If you are travelling across London on the underground in the next couple of months, look out for our tube adverts in Highgate (N6) and Chiswick Park (W4).
Highgate, North London
The original Highgate station was built in the 1860s to serve the Edgware, Highgate and London railway line. By the time it opened on the 22nd August 1867 the line had been purchased by Great Northern Railway. In the 1880s, the station was rebuilt.
The London Underground was a later addition to the station and Highgate didn’t start serving tube trains until 1941.
After a temporary closure between October 1951 and January 1952, British Railways ended passenger services between Finsbury Park and Alexandra Palace permanently on the 3rd July 1954. British Rail freight traffic continued to pass through Highgate until 1964.
The station was then rebuilt in the 1950s. Designed by the architect Charles Holden, the pre-war plans for the new station included a large entrance building at the top of the hill. The building was designed to have been topped by a statue of Dick Whittington and his cat. However, when works were finished in 1957 a lot of Charles Holden’s original plans for the station had been simplified, with a simple entrance at the top of the cutting.
The surface part of the station remains today, but it has not been used since 1954. Only one of the original 1867 station buildings still exist, which is in use as a private house. The station is now solely served by the High Barnet branch of the Northern line.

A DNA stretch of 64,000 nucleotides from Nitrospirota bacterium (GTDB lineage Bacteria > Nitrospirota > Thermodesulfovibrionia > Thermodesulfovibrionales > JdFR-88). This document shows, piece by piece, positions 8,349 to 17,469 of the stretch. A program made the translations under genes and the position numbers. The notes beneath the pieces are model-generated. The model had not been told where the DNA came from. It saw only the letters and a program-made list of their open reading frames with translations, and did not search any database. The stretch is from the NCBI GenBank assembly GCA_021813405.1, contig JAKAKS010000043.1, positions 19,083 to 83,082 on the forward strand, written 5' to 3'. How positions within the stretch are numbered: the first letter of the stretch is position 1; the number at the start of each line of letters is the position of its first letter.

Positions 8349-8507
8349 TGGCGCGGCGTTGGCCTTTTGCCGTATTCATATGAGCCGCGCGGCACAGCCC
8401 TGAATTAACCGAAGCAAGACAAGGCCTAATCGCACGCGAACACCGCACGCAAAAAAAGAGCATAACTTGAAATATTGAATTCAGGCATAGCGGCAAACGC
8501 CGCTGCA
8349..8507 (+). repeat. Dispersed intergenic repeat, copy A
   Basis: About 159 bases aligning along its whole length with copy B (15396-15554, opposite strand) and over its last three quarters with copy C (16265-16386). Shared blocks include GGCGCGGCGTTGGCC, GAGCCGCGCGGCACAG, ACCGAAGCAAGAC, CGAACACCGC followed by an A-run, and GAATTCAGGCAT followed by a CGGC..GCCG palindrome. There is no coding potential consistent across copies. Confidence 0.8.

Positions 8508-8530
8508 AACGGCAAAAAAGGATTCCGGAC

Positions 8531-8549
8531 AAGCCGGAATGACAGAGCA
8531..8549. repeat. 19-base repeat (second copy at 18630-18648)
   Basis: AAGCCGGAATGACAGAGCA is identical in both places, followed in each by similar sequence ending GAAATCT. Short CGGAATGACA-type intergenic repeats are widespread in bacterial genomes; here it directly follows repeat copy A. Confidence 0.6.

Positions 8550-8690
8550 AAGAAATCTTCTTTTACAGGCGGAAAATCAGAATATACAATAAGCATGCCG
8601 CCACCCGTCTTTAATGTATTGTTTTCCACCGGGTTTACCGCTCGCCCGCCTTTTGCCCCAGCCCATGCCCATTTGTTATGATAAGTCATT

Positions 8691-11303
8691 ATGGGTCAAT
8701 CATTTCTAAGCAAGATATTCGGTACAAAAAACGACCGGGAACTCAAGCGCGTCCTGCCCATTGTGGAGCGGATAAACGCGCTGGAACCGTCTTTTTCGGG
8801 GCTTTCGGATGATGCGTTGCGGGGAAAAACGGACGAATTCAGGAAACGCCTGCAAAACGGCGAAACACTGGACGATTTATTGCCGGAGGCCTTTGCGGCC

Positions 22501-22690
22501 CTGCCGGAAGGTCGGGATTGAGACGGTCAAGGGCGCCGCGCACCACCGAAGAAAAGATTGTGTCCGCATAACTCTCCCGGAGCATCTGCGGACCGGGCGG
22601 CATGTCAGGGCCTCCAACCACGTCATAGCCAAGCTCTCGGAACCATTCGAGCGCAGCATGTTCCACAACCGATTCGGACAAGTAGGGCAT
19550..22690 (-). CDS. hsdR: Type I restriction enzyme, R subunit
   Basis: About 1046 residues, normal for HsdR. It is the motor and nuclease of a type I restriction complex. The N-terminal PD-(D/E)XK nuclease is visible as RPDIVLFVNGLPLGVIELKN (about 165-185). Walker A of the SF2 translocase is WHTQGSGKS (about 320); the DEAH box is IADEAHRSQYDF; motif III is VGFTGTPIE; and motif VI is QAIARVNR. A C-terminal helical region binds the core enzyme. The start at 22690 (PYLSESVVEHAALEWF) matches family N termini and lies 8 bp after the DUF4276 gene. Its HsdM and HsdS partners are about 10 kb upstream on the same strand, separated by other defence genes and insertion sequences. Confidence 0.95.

Chiswick Park, West London
Chiswick Park tube station was originally opened 1 July 1879 and is located on the Ealing Broadway branch of the District line. The station is located on the site of the Battle of Turnham Green.
Chiswick Park was originally named Acton Green after the adjacent Acton Green Common. It was then renamed to Chiswick Park and Acton Green in 1887, before being changed to Chiswick Park in 1910.
In the early 1930s the station was rebuilt to allow for the extension of the Piccadilly line. Although the Piccadilly line has never served Chiswick Park, its trains run non-stop through the station.
The new tube station was also designed by Charles Holden, inspired by Alfred Grenander’s underground station Krumme Lanke in Berlin. Chiswick Park, which has been Grade II listed since 1987, features a tall semi-circular ticket hall. The station also has a square brick tower surmounted by the underground logo and the station’s name.
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